• University of Michigan graduate student instructors and staff assistants began striking Wednesday, seeking to raise their minimum annual salaries from $24,000 to about $38,500 and win easier access to health care for transgender members, an emergency fund for international students and other benefits.

Ryan Quinn, A Strike Begins at Chicago State, Inside Higher Ed, April 4, 2023

  • Faculty members and academic support professionals began striking Monday 4/3, the first of what may be several new walkouts at multiple universities in the coming days; more walkouts are set to begin this week and next in Illinois.

Ryan Quinn, Syracuse Grad Workers Unionize, Inside Higher Ed, April 6, 2023

  • Syracuse University graduate student workers have successfully unionized, with a reported vote of 728 to 36, with 90 contested ballots.

Ayana Archie & Joe Hernandez, Rutgers University faculty members are striking over a contract dispute, NPR.org, April 10, 2023

  • Three faculty unions representing around 9,000 workers at Rutgers University, the state university of New Jersey, went on strike Monday morning. It is reportedly the first time Rutgers University faculty has ever gone on strike throughout the institution's 250-year history.

Ryan Quinn, Rutgers Walkout Means 6 Faculty Strikes, Inside Higher Ed, April 11, 2023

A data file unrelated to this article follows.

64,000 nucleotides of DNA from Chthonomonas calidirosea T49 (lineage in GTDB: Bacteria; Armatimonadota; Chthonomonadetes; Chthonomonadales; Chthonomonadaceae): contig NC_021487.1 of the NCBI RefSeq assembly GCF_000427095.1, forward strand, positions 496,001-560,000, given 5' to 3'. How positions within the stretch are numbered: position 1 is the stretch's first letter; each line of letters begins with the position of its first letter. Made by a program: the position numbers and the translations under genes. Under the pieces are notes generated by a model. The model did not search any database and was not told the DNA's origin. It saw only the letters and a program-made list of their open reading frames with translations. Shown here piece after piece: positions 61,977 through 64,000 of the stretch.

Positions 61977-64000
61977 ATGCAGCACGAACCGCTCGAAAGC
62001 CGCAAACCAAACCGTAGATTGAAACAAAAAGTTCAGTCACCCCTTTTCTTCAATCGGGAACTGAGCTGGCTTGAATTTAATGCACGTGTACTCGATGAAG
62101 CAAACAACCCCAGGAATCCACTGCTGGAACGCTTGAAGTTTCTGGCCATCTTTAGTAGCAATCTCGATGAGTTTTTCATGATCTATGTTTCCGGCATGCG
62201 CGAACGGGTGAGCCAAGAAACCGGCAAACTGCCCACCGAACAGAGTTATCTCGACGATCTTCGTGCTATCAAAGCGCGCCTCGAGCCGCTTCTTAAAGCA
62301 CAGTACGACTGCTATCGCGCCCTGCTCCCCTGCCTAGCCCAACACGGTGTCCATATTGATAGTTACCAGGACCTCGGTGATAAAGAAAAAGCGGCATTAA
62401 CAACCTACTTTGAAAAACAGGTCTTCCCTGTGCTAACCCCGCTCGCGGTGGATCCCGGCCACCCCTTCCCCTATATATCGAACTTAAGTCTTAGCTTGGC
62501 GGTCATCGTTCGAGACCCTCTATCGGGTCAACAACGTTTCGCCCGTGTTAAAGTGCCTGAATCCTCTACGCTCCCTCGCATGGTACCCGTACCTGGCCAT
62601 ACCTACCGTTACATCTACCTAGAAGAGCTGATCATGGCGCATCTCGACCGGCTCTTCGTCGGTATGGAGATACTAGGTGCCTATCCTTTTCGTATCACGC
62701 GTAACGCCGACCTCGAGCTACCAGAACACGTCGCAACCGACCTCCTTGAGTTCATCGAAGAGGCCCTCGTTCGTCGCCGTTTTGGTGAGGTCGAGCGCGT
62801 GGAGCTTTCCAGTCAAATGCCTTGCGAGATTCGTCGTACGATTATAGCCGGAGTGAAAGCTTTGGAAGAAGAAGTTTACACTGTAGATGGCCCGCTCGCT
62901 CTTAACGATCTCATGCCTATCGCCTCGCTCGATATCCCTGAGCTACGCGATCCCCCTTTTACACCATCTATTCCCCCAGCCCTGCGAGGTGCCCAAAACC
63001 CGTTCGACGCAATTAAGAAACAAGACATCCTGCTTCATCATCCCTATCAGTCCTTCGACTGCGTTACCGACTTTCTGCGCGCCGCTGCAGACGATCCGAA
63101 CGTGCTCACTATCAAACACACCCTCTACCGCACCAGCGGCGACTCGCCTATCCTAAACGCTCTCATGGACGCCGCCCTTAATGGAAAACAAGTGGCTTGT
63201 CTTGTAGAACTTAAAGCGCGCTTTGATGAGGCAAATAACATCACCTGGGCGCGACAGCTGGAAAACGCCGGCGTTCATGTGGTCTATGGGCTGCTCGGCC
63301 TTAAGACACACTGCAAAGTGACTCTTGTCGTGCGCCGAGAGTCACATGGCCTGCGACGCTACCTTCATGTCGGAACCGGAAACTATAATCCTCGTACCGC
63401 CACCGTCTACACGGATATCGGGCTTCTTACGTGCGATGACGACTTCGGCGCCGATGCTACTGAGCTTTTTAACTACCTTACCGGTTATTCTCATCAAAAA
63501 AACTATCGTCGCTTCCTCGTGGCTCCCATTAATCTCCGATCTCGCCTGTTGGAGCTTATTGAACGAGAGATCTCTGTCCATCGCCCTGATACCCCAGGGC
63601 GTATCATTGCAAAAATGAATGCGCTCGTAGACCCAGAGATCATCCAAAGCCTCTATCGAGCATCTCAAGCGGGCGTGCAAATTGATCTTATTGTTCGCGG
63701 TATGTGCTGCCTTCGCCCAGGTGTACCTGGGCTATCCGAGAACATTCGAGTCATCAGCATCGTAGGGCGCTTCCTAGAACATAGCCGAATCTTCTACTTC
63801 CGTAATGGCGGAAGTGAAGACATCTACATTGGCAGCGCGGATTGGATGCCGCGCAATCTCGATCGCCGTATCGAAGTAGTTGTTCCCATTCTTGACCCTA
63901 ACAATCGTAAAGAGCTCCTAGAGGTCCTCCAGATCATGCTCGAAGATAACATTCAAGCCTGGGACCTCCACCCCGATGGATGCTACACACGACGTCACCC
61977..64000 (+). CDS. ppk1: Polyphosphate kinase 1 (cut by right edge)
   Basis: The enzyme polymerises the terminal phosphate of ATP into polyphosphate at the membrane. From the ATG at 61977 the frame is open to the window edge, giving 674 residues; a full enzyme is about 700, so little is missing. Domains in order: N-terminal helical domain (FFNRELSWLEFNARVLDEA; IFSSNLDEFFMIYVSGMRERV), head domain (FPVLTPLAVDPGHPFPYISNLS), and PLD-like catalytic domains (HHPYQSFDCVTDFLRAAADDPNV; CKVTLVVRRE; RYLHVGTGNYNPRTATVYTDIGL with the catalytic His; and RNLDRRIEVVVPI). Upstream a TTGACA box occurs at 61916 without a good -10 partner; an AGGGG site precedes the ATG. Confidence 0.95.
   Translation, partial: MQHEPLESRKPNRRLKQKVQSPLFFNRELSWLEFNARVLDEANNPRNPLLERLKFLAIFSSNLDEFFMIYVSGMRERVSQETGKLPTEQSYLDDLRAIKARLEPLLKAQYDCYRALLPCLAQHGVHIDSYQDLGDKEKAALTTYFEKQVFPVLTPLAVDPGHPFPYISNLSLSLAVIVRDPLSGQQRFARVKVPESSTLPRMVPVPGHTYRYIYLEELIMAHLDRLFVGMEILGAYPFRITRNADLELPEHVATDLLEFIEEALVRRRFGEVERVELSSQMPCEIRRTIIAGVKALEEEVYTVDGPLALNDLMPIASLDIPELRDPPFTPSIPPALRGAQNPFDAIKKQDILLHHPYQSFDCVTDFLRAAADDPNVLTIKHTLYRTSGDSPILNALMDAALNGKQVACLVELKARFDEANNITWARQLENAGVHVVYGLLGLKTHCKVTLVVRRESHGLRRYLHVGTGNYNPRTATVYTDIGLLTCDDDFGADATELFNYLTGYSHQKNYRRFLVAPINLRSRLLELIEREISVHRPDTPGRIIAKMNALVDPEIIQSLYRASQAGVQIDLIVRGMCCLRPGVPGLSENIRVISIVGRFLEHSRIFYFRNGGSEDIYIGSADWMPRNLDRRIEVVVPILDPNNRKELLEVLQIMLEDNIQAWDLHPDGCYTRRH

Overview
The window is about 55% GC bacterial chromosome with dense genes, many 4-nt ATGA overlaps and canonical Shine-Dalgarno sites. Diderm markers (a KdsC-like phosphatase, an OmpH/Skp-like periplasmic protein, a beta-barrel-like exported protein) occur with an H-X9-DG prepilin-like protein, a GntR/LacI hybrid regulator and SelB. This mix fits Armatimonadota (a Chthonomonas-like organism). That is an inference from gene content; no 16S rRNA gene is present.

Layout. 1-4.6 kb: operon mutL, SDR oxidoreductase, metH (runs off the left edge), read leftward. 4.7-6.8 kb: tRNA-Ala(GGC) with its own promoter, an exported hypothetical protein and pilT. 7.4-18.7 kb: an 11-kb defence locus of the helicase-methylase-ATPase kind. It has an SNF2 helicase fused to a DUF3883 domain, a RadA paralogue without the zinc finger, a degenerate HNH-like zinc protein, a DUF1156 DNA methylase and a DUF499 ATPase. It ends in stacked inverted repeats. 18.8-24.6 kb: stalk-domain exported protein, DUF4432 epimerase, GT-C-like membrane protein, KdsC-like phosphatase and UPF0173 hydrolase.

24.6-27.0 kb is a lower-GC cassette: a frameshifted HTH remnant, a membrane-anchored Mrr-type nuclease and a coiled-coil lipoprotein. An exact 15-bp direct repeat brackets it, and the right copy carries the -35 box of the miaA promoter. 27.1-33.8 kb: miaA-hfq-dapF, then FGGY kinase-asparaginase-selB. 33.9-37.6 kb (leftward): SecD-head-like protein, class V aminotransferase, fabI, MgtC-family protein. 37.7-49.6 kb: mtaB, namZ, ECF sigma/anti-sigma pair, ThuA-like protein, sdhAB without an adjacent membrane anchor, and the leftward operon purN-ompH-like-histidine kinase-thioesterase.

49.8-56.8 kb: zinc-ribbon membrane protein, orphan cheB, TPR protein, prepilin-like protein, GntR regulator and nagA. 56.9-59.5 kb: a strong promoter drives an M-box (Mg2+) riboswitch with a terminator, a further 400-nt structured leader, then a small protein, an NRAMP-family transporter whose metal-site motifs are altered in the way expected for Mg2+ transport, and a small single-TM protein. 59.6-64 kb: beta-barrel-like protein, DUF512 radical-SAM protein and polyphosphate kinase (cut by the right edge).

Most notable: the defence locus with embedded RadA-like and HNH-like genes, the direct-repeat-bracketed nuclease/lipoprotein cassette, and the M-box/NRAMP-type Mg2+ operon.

• Three Rutgers University unions and a Chicago-area union have joined a higher education faculty strike wave that is expected to grow this morning to include six universities in two states.

Julian Roberts-Grmela, Rutgers’ President Threatened to Take Striking Instructors to Court. Then He Walked It Back. Chronicle of Higher Education, April 10, 2023.

  • After suggesting that he would take the striking unions to court, Rutgers’ President Jonathan Holloway walked back his comments after a meeting with the New Jersey governor.

Emma Bowman, The Rutgers University faculty strike is over, for now, after a deal is reached, NPR.org, April 15, 2023

  • Faculty at Rutgers University are ending a week-long strike, effective immediately, after agreeing to a tentative contract with the school. The 67,000 students at the New Jersey school system can return to classes on Monday, 4/17.